Sunday, September 15, 2013

Rock N Roll St. Louis/Wine and Dine Half Marathons Training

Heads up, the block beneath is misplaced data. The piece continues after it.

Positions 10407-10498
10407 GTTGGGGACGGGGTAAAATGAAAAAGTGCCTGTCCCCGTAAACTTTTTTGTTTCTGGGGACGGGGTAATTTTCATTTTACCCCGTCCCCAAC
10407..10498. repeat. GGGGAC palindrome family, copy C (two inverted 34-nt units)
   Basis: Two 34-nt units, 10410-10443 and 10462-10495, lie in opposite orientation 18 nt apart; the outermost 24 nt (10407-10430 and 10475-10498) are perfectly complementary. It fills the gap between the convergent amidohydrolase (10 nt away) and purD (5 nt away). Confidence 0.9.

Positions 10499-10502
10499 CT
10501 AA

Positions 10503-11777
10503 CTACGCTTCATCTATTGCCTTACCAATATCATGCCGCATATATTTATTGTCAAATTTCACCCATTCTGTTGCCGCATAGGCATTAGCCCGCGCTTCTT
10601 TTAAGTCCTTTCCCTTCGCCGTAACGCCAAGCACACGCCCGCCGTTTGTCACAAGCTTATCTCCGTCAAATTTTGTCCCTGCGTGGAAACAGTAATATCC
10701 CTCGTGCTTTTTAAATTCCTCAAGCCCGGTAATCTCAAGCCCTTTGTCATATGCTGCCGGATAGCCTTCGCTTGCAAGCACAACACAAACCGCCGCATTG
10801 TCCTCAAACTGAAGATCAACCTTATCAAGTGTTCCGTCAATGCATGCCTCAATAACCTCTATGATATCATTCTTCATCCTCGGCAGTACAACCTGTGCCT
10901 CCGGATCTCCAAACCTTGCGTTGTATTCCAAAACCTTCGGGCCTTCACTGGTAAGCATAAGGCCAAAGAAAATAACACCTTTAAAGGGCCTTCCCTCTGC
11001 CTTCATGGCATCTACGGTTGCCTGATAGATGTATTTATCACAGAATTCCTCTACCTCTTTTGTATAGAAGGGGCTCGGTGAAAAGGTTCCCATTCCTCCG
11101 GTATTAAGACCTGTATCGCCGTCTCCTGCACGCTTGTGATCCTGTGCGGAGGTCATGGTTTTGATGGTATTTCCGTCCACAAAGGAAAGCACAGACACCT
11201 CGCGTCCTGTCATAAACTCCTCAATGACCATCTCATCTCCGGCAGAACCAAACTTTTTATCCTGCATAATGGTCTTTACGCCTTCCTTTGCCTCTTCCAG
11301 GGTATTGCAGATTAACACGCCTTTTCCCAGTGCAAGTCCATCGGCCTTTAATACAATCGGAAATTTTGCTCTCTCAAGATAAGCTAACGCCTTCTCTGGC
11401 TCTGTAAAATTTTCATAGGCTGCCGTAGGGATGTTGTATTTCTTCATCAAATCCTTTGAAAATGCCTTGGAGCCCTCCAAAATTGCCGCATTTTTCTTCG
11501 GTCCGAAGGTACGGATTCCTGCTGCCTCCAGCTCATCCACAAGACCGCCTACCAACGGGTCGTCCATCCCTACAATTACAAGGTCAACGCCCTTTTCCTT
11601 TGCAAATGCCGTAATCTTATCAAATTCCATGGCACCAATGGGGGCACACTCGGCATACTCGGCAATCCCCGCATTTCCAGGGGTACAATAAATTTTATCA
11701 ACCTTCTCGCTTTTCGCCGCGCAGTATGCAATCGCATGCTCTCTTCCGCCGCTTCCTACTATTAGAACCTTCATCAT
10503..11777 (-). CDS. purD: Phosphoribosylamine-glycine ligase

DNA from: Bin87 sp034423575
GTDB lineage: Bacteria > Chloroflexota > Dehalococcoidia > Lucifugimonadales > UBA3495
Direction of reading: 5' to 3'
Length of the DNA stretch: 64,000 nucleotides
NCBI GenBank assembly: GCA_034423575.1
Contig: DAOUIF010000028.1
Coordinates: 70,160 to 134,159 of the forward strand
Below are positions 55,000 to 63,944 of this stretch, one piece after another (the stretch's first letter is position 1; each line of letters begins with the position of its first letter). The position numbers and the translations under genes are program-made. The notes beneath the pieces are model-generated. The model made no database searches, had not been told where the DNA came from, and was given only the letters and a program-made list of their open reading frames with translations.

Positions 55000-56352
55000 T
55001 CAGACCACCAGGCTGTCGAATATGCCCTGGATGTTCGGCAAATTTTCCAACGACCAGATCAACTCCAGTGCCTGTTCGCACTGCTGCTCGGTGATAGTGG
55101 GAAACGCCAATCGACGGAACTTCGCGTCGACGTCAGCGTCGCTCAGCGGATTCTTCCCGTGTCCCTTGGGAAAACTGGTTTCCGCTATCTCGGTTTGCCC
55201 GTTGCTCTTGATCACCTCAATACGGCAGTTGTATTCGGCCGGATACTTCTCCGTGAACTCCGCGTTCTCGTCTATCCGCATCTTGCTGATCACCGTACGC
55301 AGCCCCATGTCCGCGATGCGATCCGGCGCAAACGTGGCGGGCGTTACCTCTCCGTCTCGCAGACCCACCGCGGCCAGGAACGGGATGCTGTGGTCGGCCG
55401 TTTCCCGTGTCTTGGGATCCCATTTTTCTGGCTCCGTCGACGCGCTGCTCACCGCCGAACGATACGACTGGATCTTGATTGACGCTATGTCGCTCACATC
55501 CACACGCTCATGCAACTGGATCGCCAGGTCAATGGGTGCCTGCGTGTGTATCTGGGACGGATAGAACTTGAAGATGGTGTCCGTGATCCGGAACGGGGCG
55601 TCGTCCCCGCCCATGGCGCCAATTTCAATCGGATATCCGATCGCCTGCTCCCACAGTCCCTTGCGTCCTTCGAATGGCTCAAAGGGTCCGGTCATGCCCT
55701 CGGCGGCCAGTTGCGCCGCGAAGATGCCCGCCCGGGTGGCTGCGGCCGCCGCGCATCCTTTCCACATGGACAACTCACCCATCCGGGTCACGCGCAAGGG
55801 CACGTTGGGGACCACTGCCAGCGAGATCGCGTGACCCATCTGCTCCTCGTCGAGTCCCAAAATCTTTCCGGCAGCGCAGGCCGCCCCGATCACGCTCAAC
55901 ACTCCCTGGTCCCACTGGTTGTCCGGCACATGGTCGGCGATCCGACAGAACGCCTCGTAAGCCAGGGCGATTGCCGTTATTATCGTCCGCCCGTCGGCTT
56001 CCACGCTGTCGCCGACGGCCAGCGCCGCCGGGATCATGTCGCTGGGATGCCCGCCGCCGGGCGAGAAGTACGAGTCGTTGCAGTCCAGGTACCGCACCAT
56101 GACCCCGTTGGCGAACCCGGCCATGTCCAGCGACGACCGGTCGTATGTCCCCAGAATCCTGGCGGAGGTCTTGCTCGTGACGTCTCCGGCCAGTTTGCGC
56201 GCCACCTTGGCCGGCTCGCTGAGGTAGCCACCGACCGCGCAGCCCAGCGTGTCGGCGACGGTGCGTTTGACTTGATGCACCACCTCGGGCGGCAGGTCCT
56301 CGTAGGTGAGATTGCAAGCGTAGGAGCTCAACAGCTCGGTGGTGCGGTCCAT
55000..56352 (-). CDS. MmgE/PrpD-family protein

I'm sure I've mentioned this, but in the coming weeks, I am registered for not one, but 2 half marathons. As the Princess Half approached this year, I could already feel the post race blues coming on, and I hadn't even done that race yet. I needed something else on the books to keep me going after PHM. I will admit, my motivation to run isn't super high, and if I don't have something to train for, I really think running would be sporadic. I don't love running. I love a lot of the side effects of running, but the actual activity itself, well if I have the choice to sit and veg or run, I'm sitting and being lazy. It's something I still struggle with after a year of running. So during the cold winter months, registration opened with a good discount code, and I registered. Boy was that cheaper than a Disney race. At the time I had no hopes of doing another Disney race until Princess 2014. But March and the Wine and Dine half registration came closer to opening, and I got caught up in the frenzy, registering the day registration opened. The interesting part is that they are 13 days apart, with RnR STL on Oct 27 and Wine and Dine on Nov 9. Now plenty of people do half marathons close together, no big deal. But I barely made it through my first half. I was injured for a good chunk of training and I slowly chugged along. I only got up to 10 miles before that race and many factors contributed to me slowly finishing that race. The weather was ugly and I was hurting in a bad way. The last couple of miles felt like death and I didn't ever want to do it again. That didn't stop me from keeping up with my plans for 2 half marathons in 13 days in the fall. I did my time in physical therapy for my knee, I threw my money at every massage therapist and chiropractor I could and by May I was finally doing better. I still kept my miles low until July rolled around and I started on a more regular training plan for these races. The good news is, according to the Jeff Galloway training plan, I am supposed to run 14 miles two weeks before that half, so a half marathon will do. I'm also rather curious about what time I can really run a half in, now that I'm not injured, with conditions not as sweltering, and fully trained. I plan on taking the Wine and Dine half kind of easy, I want to enjoy it, so RnR will be my race for time. I finished PHM in 2:48, which was still decent given the conditions and the fact that I did stop for 4 pictures. I've been climbing in miles well and I'm thrilled with how well training is going. By the time I got to 6-7 miles in PHM training, I was hurting, so when I did 8, 9 and 10 miles, it was slow and ugly. I limped for days after each run. It's so refreshing to see how well longer runs go now when I'm not hurting. 2 weekends ago, I climbed to 8 miles. This was only the 4th time I've gone to 8 miles or higher. My speed has improved over the months and I am finally able to keep up with a lot of the local girls, albeit barely. But months ago, I couldn't keep up for even a quarter of a mile, so I will take the improvement, even if they are chatting away and I'm just trying not to die. It was warm and muggy outside and a hilly course. The course was a preview course for a 10k I am doing next weekend. I added on miles since I needed 8. The course has one ugly part, and when I say ugly, I mean ugly. Locals call it Captain Johnson.